Evaluation of Vascular Cognitive Impairment: To White Matter and Beyond

Updated:Feb 18,2013
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Evaluation of Vascular Cognitive Impairment: To White Matter and Beyond

Pub Date: Thursday, July 21, 2011
Author: Rebbeca Grysiewicz, DO
Article Text

Gorelick PB, Scuteri A, Black SE, et al; on behalf of the American Heart Association Stroke Council, Council on Epidemiology and Prevention, Council on Cardiovascular and Stroke Nursing, Council on Cardiovascular Radiology and Intervention and Council on Cardiovascular Surgery and Anesthesia. Vascular Contributions to Cognitive Impairment and Dementia: A Statement for Healthcare Professionals from the American Heart Association/American Stroke Association. Stroke. 2011.
Cognitive impairment and dementia have become a pervasive reality with the rapidly growing number of elderly individuals living to greater than 80 years of age in the majority of developed countries. Dementia is projected to affect approximately 6.4% of the population, and the vascular contributions to cognitive impairment and dementia account for about 25% of the dementia subtypes.[1] Vascular contributions to declining cognition have been referenced under many different names over the years, including multiinfarct dementia, vascular dementia (VaD) and even poststroke dementia.[2,3] However, it is this ambiguity and heterogeneity in terminology that necessitated further evaluation by the authors. Gorelick and colleagues explored the spectrum of vascular contributions to cognitive impairment and dementia, and created a scientific statement from the American Heart Association/American Stroke Association to serve as a guide to practitioners on the prevention, diagnosis, and treatment of vascular cognitive impairment.[4]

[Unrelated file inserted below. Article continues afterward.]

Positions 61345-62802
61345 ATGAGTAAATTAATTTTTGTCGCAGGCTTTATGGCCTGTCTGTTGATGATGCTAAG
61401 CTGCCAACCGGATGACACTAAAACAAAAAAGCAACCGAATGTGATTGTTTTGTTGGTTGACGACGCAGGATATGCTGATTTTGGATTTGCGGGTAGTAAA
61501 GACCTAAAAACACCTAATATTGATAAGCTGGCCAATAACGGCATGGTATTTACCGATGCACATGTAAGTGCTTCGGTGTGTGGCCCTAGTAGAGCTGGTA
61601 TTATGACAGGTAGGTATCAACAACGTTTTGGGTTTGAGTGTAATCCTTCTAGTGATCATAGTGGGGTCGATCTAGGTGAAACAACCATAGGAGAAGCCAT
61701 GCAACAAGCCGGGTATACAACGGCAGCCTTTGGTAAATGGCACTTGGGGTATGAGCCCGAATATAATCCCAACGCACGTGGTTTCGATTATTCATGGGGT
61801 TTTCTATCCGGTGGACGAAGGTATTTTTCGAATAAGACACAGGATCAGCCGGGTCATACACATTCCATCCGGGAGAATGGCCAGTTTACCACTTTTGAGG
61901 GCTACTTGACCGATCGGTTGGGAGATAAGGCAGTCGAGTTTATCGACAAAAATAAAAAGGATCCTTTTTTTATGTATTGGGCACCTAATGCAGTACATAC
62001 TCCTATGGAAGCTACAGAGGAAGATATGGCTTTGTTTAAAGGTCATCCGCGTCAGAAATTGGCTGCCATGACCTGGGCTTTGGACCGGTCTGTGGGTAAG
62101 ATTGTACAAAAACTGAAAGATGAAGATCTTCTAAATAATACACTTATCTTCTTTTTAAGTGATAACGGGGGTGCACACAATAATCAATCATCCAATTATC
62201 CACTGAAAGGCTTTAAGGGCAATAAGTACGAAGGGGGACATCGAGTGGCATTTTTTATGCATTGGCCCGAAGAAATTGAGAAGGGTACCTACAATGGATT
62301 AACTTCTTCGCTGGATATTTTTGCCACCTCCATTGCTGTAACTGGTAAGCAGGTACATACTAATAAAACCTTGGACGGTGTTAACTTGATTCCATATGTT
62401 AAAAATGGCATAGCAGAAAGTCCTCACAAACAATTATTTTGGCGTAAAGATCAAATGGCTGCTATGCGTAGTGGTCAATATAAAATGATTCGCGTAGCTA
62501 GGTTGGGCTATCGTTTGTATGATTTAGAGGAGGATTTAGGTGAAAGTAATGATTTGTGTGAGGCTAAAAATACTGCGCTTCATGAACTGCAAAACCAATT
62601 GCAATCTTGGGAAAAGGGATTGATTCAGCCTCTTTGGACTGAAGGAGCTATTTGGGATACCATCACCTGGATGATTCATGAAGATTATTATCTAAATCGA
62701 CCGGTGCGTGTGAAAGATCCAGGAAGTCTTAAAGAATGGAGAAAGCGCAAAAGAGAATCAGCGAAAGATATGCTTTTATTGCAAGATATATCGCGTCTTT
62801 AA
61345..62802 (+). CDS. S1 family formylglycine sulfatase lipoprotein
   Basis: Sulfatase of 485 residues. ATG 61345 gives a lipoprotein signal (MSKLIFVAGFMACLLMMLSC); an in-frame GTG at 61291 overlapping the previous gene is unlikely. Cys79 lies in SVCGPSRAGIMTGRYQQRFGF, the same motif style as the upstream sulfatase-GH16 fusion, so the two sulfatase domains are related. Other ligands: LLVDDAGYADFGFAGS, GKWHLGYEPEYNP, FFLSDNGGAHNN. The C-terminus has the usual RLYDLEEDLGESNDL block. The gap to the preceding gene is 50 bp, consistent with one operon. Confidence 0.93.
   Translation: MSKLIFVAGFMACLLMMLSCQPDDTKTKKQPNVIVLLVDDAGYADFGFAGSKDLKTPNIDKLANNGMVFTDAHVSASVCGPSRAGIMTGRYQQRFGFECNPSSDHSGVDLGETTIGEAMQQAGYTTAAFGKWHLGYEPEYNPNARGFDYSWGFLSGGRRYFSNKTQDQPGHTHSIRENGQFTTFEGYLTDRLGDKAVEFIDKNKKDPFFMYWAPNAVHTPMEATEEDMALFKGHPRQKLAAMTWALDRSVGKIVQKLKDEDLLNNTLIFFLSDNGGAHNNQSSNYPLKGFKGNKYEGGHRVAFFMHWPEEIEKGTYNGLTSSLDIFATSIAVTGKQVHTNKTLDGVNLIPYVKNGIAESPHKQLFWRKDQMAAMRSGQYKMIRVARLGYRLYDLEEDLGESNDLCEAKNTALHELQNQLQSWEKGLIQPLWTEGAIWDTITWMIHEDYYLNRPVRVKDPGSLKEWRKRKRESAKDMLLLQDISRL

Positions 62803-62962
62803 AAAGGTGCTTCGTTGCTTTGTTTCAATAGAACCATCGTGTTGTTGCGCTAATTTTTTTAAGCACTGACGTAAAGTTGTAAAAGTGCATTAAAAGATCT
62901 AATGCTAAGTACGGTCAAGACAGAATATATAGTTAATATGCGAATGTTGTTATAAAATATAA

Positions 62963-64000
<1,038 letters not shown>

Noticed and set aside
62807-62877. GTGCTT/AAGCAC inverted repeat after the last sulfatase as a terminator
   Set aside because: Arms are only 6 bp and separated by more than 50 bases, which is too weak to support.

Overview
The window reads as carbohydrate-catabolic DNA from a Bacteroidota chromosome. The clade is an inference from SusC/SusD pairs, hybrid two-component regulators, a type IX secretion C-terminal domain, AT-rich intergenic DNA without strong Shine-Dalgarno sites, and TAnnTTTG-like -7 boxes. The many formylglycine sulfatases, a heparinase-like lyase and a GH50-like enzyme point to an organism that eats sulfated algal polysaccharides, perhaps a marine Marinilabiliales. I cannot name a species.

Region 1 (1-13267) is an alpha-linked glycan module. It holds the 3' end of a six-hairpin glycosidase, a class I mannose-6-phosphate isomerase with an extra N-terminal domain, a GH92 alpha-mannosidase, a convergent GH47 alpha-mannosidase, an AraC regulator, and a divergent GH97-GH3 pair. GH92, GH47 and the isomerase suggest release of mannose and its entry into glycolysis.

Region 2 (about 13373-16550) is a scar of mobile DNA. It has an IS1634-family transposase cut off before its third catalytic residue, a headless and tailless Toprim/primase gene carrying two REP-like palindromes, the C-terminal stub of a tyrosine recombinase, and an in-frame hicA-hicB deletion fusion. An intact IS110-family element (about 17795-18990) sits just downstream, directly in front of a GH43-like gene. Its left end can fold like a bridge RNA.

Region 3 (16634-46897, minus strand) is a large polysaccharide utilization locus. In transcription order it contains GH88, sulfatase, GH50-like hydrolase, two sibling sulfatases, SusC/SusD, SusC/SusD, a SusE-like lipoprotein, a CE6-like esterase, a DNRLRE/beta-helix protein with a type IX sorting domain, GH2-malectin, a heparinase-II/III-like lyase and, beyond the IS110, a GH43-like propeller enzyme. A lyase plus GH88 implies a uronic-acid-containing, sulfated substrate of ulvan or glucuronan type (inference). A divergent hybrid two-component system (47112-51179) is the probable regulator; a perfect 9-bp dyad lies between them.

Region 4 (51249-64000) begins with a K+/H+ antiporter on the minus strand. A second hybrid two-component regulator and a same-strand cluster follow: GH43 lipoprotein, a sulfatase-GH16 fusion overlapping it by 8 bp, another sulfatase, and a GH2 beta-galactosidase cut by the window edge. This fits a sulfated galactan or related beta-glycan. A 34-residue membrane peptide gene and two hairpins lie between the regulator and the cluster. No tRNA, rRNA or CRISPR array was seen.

The initial step was to develop a uniform definition that incorporated all previous terminology. The umbrella term vascular cognitive impairment (VCI) was utilized by the authors to describe the varying degrees of clinical cognitive impairment that are associated with cerebrovascular disease (CVD) or injury.[5] VCI is characterized by the presence of a cognitive disorder confirmed by neuropsychological testing and either a clinical or a neuroimaging diagnosis of vascular disease that is suggestive of a connection between the cognitive disorder and the vascular disease.[4] The spectrum ranges from VaD, the most severe form of VCI, to vascular mild cognitive impairment, the mildest form of VCI. The authors are quick to point out that VaD can coincide with other types of cognitive disorders, particularly Alzheimer dementia (AD).[6] Unlike AD, memory impairment is not required for the diagnosis of VCI and is often associated with impairment of executive function.[7] The complexity of VCI can make identification challenging, but the implementation of a standard language allows for more consistent investigation into the neuropathophysiology, risk factors, prevention, treatment options, and research initiatives in VCI.